With clothing, I avoid pretty much any color with yellow in it. That’s simply because those colors make my skin look sallow (except, oddly, clear, pure yellow). I really like turquoise, coral, and bright greens, but I don’t want to wear them. Tans, beiges, and browns are not great for me either. I’ll stick to clear colors, mostly jewel tones, for clothing. Pure back and white are my neutrals. Goodwill benefited from my color learning with clothing.
I don’t know what can’t be changed, but I do understand that sometimes it can be a big expense to change. Wallpaper would be too expensive to change. Except where I knew for certain what I wanted, that’s why I chose paint. I’d probably play it safe for painting the exterior of the house, or getting new siding. If I were sewing my clothing, I’d do my color experimenting with accessories and less expensive fabrics, first, until I knew what worked for me.
Considering artistic adventures (painting, quilting, embroidering), is it even necessary to change anything? Isn’t art about experimenting and learning from mistakes. And if you’re using your artistic knowledge, including basic color theory, there’s a good chance that someone, somewhere will like what you consider a failure (sometimes even if it’s a total artistic breakdown).
Similar to fear of using color is being uncomfortable using some colors. I may be wrong, but this simply seems to be not enjoying working with colors you don’t particularly like. If you’re working for someone else (commission work, a gift, professionally–like an interior designer), it’s something you must overcome. Otherwise, use the colors you want. And if you need or want to overcome the discomfort, using the “uncomfortable” colors is the only way to overcome it.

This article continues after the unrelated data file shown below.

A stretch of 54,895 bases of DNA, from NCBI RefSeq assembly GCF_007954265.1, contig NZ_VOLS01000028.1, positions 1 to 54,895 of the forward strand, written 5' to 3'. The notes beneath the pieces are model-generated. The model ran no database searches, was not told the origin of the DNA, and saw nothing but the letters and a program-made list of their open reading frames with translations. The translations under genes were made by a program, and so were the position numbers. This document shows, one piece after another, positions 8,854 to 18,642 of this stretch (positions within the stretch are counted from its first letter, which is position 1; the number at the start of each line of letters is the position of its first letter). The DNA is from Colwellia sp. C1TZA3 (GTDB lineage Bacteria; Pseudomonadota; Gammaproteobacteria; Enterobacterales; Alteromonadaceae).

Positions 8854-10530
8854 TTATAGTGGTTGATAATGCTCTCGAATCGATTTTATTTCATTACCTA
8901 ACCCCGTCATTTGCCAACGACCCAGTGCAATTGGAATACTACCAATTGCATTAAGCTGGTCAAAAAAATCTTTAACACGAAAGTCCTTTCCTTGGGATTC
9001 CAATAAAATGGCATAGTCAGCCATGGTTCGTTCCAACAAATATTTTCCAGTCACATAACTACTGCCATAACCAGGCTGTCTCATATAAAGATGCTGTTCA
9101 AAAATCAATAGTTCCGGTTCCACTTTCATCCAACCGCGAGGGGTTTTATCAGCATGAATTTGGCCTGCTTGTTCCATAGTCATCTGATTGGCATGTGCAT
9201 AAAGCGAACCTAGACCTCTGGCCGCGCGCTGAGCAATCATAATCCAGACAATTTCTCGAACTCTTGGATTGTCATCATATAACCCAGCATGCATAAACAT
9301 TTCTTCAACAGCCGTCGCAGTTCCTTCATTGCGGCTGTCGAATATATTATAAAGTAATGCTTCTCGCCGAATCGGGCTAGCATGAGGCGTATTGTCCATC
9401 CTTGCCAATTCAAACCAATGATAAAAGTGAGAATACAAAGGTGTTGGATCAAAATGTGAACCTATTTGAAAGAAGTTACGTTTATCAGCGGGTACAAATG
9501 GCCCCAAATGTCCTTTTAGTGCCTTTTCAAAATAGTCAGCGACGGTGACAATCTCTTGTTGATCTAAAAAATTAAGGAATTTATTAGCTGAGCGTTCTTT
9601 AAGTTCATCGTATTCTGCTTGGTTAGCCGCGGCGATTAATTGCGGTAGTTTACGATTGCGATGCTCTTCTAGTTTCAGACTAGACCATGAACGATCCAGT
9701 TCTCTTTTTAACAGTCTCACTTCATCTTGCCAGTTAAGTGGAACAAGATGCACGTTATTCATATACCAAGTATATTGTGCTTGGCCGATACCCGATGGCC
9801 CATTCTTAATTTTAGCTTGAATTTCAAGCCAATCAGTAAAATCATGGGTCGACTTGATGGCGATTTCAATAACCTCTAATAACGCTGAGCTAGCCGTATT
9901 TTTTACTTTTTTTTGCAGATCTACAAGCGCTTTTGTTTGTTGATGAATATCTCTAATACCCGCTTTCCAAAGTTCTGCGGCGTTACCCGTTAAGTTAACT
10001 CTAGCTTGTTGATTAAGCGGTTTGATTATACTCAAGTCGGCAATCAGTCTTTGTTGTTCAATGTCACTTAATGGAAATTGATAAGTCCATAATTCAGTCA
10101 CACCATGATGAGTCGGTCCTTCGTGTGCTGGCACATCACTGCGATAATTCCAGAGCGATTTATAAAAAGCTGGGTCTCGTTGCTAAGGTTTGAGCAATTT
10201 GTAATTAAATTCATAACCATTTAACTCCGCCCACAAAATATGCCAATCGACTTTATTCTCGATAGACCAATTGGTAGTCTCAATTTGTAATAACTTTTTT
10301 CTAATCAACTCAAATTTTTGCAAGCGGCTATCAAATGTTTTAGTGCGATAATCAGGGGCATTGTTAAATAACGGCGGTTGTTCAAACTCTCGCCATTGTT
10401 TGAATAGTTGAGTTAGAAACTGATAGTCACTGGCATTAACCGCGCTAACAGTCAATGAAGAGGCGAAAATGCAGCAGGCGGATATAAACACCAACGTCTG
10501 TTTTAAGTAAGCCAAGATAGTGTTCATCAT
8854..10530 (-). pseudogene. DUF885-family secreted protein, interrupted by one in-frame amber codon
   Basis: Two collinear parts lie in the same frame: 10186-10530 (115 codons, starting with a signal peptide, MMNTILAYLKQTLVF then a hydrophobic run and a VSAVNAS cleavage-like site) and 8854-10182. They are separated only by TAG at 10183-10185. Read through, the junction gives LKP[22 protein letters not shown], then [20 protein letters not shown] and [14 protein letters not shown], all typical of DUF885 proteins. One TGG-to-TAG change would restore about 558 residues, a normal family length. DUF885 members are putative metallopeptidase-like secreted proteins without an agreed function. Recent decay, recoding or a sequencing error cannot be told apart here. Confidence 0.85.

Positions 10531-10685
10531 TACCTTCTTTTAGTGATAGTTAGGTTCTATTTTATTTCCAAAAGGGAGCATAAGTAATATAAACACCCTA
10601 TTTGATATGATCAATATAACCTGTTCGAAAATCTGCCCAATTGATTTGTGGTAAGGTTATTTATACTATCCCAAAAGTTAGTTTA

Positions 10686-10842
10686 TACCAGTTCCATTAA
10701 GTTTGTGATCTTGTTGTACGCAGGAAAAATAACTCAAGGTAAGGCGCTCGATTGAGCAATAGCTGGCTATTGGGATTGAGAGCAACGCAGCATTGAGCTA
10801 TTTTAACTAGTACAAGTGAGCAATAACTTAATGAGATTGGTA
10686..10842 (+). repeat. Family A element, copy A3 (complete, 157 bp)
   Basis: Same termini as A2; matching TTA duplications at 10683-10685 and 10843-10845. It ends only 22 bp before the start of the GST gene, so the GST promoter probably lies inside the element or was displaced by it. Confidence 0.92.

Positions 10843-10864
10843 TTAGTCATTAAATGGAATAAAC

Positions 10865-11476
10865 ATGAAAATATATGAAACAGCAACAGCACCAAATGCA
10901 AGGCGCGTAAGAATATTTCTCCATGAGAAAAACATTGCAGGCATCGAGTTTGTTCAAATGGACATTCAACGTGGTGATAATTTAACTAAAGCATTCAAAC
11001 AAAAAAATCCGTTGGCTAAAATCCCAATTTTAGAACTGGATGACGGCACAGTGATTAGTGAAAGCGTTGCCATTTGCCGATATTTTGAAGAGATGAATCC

For many years now, when asked what my favorite color is, I answer “all of them” (or sometimes, as a friend answered, “all of them–mixed together”). It wasn’t always so. Once I would have said I really dislike brown or I hate orange. Somewhere along the line I realized that I don’t want to wear these colors because they’re not flattering colors on me, and I don’t want them dominating my surroundings. Beyond that, I actually like them. It surprises me how much I’ve chosen orange for embroidery in the past year or two. In a place where grays and browns are mostly what’s outside for nearly nine months of the year, I definitely don’t want them to dominate the interior. But sometimes (particularly if creating a landscape in any media) those are the perfect colors. They evoke the sense of Autumn (even if it’s not a landscape), with or without a dash of red, orange, and yellow. Even if primary colors aren’t your thing, bold red, white, and blue evoke a sense of patriotism in several countries. When I was little, I hated green. I don’t know why, but now, green, especially many different greens together, evokes nature in various forms.
[And sometimes, even when I do have a “plan” for my post when I start, I can get lost on a tangent and forget what I originally intended.]